We also cut back on the amount of foodstuffs that we packed for the trip. We found that breakfast is the only meal we often cook in Homer, so we stock the fridge with food for breakfast meals for several days plus snacks and sandwich makings for other occasions we are in Homer at mealtime. Since we eat out a great deal for entertainment, we've found there is no need to take along a whole pantry and fridge full of food. Besides breakfasts of eggs, bacon and sausage, we often make tuna salad, tacos, chili, soup, hot dogs, hamburgers, steaks, baked potatoes and salads for those times when we don't eat out. We also stop at roadside vegetable and fruit stands along the way, so we have no shortage of stuff to graze on all the time.
One thing I am faithful in doing to prepare Homer and the Hornet (as the pickup is affectionately called) for the trip is adjusting the tire pressures to the correct values which, I'm told, is very important for the proper handling of the rig and the longevity of the expensive tires. All the tires carry high air pressures—70 psi for Homer and 55-65 for the Hornet—and they slowly lose pressure over time and have to be pumped back up. I bought an AC electric compressor that is a little smaller than a shoebox to take care of this chore. It works fine, but it is a bit slow, taking about 45 minutes to do all eight tires. I usually need to do this only at the beginning of a trip, making a cursory pressure check about halfway along to make sure everything is holding up.
We do all the pre-launch preparation while the rig is parked, truck hooked to trailer, at the curb in front of the house. It would be nice to have a yard large enough to park Homer and take care of its servicing at my leisure, but then, I would have to have a big yard, and I don't like big yards—I've been there and done that, and I don't like all the bondage. I'm not at all unhappy with this arrangement.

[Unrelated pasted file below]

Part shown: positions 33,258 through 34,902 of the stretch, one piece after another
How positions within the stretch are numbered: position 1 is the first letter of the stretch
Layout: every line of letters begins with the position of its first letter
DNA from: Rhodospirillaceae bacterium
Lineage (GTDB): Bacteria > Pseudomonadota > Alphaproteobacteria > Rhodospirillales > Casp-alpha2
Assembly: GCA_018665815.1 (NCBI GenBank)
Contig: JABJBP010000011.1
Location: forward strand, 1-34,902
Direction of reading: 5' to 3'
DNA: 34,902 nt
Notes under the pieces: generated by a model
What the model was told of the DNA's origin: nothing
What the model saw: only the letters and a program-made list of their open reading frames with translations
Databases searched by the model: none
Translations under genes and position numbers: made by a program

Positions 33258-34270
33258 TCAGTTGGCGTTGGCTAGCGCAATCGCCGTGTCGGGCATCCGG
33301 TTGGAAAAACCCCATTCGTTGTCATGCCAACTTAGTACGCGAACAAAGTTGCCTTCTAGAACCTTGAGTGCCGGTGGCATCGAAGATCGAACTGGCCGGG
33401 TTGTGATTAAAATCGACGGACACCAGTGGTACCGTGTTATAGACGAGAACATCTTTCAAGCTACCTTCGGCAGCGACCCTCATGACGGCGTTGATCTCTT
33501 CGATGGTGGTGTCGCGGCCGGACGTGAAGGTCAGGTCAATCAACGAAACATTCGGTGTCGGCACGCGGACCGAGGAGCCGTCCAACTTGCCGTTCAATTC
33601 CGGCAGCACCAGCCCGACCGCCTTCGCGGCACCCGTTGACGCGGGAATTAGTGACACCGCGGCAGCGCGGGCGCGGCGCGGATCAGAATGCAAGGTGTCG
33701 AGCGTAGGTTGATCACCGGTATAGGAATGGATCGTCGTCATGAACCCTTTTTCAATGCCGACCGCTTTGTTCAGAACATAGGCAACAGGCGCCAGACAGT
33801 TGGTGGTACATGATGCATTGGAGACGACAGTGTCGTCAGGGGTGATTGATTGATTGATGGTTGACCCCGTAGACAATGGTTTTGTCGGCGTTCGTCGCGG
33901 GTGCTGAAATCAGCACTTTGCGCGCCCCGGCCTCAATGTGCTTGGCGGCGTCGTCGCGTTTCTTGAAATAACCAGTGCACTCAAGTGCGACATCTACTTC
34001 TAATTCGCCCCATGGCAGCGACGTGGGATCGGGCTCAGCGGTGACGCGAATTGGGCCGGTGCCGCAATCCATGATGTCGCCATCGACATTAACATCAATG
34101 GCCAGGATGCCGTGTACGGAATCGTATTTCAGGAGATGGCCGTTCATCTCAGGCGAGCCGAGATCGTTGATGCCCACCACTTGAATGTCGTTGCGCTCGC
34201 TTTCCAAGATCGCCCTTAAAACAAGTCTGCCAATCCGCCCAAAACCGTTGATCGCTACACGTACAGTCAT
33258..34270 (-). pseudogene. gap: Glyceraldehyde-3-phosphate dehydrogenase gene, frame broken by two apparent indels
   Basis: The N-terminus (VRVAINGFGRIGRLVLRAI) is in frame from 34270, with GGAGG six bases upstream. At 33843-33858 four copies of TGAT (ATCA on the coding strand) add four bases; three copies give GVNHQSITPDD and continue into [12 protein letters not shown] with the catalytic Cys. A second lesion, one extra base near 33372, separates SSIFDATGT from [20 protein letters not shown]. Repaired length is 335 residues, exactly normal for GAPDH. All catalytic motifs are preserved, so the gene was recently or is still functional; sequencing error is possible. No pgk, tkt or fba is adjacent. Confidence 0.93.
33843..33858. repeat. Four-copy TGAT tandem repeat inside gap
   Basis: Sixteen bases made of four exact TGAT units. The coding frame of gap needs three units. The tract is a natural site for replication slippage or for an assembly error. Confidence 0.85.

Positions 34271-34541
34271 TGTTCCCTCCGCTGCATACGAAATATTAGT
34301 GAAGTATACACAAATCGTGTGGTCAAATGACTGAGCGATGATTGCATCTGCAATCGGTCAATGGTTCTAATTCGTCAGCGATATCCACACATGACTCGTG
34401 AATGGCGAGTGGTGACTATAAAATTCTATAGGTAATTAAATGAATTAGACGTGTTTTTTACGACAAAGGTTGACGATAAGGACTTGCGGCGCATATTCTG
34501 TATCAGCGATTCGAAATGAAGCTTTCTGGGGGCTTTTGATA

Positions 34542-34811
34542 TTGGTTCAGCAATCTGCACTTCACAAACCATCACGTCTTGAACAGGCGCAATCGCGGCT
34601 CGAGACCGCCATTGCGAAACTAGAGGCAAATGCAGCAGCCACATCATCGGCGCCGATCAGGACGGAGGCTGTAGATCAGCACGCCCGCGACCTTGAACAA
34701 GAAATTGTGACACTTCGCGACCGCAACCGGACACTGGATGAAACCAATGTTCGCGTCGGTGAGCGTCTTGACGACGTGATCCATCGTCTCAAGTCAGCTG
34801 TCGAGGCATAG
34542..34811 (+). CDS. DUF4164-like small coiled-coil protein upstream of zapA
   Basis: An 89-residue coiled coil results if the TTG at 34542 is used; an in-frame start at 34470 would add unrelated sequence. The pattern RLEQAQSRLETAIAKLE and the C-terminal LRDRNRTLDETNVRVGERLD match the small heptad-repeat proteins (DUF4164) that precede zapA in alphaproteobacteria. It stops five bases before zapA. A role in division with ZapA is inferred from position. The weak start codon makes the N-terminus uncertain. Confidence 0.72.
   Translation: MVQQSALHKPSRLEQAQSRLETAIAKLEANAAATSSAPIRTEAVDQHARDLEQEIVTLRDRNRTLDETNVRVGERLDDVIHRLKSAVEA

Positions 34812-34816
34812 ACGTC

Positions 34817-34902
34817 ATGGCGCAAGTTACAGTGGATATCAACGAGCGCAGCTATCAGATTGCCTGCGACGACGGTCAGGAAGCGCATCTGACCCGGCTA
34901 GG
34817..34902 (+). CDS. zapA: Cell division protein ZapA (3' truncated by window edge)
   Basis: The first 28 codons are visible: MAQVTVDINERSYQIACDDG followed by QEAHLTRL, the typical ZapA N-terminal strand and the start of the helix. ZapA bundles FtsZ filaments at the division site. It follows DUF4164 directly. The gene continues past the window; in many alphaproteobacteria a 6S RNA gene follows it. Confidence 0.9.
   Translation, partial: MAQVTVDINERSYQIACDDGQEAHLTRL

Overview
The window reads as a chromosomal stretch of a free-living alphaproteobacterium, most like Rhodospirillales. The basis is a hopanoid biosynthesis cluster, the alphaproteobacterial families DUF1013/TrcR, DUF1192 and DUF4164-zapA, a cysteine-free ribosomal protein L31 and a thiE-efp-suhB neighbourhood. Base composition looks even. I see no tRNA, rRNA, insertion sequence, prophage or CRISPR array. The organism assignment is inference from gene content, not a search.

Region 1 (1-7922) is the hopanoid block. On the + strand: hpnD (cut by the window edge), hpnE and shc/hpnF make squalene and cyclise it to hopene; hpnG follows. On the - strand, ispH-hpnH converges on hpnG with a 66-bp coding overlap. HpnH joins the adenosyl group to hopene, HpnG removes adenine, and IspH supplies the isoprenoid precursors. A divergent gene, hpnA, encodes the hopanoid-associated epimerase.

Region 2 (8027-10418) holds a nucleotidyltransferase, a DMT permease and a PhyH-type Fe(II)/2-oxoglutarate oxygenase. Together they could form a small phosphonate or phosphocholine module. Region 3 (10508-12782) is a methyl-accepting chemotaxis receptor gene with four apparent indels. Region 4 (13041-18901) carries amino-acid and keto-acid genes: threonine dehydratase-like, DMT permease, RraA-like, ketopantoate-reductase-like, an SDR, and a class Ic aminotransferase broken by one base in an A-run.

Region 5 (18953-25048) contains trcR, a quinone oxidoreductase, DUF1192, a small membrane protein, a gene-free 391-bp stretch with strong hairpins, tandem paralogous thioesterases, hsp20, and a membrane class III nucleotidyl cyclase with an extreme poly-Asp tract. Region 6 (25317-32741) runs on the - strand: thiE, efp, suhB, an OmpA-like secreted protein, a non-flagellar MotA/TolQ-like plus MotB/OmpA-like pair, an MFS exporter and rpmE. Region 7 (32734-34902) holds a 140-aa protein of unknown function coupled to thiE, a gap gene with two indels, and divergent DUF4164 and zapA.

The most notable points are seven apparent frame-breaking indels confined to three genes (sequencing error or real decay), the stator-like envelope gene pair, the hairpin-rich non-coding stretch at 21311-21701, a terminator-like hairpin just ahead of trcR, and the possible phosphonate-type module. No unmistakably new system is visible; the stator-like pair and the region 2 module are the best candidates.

Around noon, we decided to go ahead and depart on the leg to Texarkana, taking some of the pressure off the Barkers who, undoubtedly, were racing around like crazy. They seemed relieved that we were going ahead. Now I know why Bubba insisted on stopping for the first night at a place that's less than 200 miles from Dallas! The trip went without a hitch, so to speak, and we made a required stop at Mary of Puddin Hill in Greenville, Texas. This is a not-so-little family-run sweet shop that has been around forever, famous for their chocolates and fruitcakes. They have a large mail-order business, and their store is a must for travelers who want a wonderful and tasty snack while taking respite from the road. They have lots of samples of their goodies, and it would be difficult for anyone to leave without buying something. Also don't miss their peach lemonade and iced tea.
Mary of Puddin' Hill in Greenville
KOA Kampground in Texarkana
Our arrival at the KOA on I-30 in Texarkana was uneventful. The park was clean, shady, and average priced, with good cable TV. We had a pull-through spot, so parking was easy. After getting set up for the night, we went to nearby Bryce's cafeteria, a hands-down favorite of ours forever. The place has been in business for 75 years in Texarkana and is one of the few cafeterias anywhere that has been able to translate home cooking quality into the massive quantities required to feed the public at a large restaurant. I won't even go into the details of this heavenly place, but a few examples are in order: Fresh—not frozen—green beans, oozing with bacon grease and chunks of smoked ham for seasoning; real mashed potatoes, with a well full of brown gravy so good, you could drink it; an endless variety of pies—so wonderful, you'd swear your grandmother cooked them herself. Only the Casa Linda Cafeteria in Dallas approaches—but does not quite equal—the tastiness of the food here at Bryce's.